This is an intense theatrical experience because there’s just no way forward for these two brothers. Uneducated, poor, black, abandoned by their parents a long time ago, and never part of a safety net—the odds are so stacked against them that it’s a testament to the human spirit that they managed to grow up and survive for as long as they did.
. . . this show . . . is about more than two sad lives—it is an indictment of the systemic failures that permeate too many lives, particularly minority lives. It’s not afraid to go places that are dark and damning. And it does it very, very well.
“Topdog Underdog” isn’t an easy play; the brother’s lives are complicated, and there is so much damage from the past that it has blocked their abilities to plan ahead or even see a future. Certainly, the past informs their relationships—with each other, with women, with Lincoln’s boss, with strangers on a bus. At times, especially during the first act, there is almost an echo of ‘Who’s Afraid of Virginia Woolf’ in the pacing, in the way the memories they hurl at each other are twisted, and in their mutual gaslighting.
They love and hate each other, trust each other and trust no one, including each, need each other, want each other’s admiration, and want to see the other gone.
The brothers are named Lincoln and Booth, which is fitting as they are smothering in sibling rivalry and resentment. Lincoln, the older, was well-known on the streets as a three-card monte dealer, but quit and got a job—with a paycheck and benefits. Booth, his younger brother, is a wanna-be in the con game, and at the moment wholly dependent on his brother for money coming into the household.
They are temporarily living together in Booth’s apartment; Lincoln’s wife Cookie threw him out, mistaking his depression for a lack of interest in her. Booth is infatuated with Grace, a local girl, who used to be his girlfriend, but has moved on. So the brothers are once again together.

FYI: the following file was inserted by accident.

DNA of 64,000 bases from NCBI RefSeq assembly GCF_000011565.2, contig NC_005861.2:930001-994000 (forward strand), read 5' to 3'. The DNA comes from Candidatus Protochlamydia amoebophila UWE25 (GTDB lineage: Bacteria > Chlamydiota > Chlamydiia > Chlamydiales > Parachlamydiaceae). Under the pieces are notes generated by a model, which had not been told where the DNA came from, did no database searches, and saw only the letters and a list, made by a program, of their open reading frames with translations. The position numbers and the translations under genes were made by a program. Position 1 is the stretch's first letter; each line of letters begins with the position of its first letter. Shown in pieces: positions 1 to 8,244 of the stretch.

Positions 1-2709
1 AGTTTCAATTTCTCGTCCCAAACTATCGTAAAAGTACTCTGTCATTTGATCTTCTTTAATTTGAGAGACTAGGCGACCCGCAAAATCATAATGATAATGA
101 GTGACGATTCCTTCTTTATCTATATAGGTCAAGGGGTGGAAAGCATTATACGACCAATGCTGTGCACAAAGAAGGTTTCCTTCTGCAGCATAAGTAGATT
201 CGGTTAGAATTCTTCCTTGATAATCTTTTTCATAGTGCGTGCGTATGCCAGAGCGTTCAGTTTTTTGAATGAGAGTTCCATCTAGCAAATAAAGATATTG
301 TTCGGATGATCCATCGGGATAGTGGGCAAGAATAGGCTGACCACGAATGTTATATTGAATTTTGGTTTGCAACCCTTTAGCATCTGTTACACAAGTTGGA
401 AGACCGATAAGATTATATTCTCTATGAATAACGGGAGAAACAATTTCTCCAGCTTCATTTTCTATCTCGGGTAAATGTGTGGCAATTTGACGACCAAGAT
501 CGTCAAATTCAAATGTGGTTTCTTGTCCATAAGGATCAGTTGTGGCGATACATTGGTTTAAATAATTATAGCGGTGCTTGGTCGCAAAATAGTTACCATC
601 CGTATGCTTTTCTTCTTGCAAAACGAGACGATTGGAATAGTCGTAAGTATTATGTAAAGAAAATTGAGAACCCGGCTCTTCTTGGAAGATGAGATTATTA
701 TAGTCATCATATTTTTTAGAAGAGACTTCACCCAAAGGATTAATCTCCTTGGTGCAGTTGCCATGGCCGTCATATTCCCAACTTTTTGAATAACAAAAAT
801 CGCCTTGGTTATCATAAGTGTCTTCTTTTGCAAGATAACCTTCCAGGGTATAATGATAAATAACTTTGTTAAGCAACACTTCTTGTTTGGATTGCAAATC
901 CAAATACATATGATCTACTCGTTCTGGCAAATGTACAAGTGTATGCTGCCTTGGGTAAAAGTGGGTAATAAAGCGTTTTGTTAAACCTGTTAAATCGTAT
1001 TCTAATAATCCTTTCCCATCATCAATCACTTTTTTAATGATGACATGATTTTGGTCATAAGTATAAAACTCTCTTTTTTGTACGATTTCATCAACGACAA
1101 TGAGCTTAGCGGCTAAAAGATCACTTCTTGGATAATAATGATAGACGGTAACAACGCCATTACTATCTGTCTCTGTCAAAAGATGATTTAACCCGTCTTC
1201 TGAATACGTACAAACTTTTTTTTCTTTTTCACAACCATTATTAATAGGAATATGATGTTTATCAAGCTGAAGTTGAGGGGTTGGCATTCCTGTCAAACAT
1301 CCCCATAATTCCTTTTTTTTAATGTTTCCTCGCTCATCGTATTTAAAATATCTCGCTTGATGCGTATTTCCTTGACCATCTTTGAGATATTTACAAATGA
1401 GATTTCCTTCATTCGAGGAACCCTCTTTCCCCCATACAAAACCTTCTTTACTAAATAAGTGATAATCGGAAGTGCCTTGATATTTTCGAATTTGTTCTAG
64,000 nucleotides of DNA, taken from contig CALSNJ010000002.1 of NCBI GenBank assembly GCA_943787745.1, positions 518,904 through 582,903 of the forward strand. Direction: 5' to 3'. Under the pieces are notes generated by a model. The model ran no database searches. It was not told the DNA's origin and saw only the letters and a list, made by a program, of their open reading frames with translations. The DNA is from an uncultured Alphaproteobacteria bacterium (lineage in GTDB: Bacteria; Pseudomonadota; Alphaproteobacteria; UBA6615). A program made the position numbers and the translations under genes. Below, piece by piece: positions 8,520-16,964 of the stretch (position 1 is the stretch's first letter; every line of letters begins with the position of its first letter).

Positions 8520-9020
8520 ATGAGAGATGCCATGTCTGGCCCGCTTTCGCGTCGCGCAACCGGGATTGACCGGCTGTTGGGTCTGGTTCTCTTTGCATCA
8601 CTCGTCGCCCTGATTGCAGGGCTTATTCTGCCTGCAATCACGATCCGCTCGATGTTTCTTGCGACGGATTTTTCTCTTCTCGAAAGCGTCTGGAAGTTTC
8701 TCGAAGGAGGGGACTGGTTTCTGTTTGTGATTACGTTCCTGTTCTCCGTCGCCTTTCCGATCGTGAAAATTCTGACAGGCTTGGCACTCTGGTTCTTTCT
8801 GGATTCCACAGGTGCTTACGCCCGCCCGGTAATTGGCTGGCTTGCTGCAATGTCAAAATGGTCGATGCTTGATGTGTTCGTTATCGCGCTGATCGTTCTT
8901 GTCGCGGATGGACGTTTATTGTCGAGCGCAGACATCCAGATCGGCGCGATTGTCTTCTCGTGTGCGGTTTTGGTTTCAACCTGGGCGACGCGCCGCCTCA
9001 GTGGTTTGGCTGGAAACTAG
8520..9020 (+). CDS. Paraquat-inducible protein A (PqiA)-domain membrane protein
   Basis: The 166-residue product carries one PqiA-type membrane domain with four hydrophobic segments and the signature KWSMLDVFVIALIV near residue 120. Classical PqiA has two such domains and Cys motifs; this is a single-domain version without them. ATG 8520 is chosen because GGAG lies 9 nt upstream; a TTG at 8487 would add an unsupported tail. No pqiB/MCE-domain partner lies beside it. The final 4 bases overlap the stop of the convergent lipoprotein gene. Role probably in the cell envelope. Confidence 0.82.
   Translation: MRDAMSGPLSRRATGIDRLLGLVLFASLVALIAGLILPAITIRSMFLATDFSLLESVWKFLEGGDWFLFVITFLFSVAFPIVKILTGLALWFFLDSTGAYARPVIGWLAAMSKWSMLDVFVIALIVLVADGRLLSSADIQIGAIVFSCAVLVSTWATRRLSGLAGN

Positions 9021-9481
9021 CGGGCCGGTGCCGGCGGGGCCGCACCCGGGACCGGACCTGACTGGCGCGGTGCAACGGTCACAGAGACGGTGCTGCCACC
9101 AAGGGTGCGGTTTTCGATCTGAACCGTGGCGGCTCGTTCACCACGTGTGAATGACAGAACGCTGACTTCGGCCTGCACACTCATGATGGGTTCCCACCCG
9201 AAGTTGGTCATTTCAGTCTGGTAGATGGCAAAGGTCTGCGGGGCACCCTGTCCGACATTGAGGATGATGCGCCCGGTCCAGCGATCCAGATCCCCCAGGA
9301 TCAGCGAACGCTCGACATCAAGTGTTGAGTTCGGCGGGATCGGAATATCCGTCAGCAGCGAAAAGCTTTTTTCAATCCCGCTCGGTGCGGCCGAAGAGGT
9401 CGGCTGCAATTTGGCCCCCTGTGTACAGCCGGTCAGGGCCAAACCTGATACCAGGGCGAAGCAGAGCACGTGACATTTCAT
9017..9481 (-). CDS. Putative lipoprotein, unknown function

The job Lincoln got, ironically, is a gig at an arcade playing Abraham Lincoln sitting in the box at the theatre; tourists and other customers pay to shoot at him with a real gun, albeit one retrofitted to shoot caps. He wears a long frock coat, top hat, beard and whiteface, but this is a “sit-down job” with a regular paycheck and benefits. Only he might not have it for much longer—the owners are contemplating replacing him with a wax figure.
Booth, in the meanwhile, spends his days practicing his three-card monte skills, yearning after Grace, and dreaming of a better life. He dreams of a life of having enough money to go to the clubs, eat out, marry Grace, maybe get an apartment with its own bathroom—but he’d have the respect of the street.
The play is filled with heartbreaking moments, such as when Booth uses his admittedly amazing shoplifting skills to get new suits for both him and his brother, including shoes, socks, shirt and tie. They put on this new finery over torn, raggedy undershirts. And when Booth invites Grace up to have a romantic meal, he gets something sparkling with a cork and sets a table on a plastic tablecloth with paper plates, and take-out containers laid ceremoniously on top of the plates; but he has candles.
As Lincoln, Jerome Keith Hunter makes being the responsible but so torn older brother look easy. In the space of one scene, he manages to look like a young man in his first sit-down job, and a few minutes later you can see the weariness of the daily survival wars eating him.
Louis E. Davis plays Booth, the softer, more volatile younger brother. He is genius at creating the fantasy world that Booth lives in—a world where he will be the king of three-card monte and win the girl and be able to have nice, sit-down dinners, and be loved; in spite of his survival skills, he really isn’t built for reality. He’s one of the saddest characters I have ever seen on a stage; Davis does a superb job letting us see the emotionally-stunted little boy beneath the swagger.
The Pulitzer Prize-winning script by Suzan-Lori Parks is briskly directed by DeMone Seraphin in a space that has been constructed to look as hard-scrabble and worn and flimsy as the constructs of their lives. Using unfinished wood and cardboard, a single bed, a worn recliner and some milk crates, the design team led by Nephelle Andonyadis has created a suitably dreary backdrop for this show that is about more than two sad lives—it is an indictment of the systemic failures that permeate too many lives, particularly minority lives. It’s not afraid to go places that are dark and damning. And it does it very, very well.
Advisory: Strong language; sexual innuendo; a gunshot.
Running Time: Approximately two hours and 10 minutes with one 10-minute intermission.
“TOPDOG UNDERDOG,” runs from March 14 – April 14, 2019, at WSC Avant Bard at Gunston Arts Center, Arlington, VA. For more information, please click here.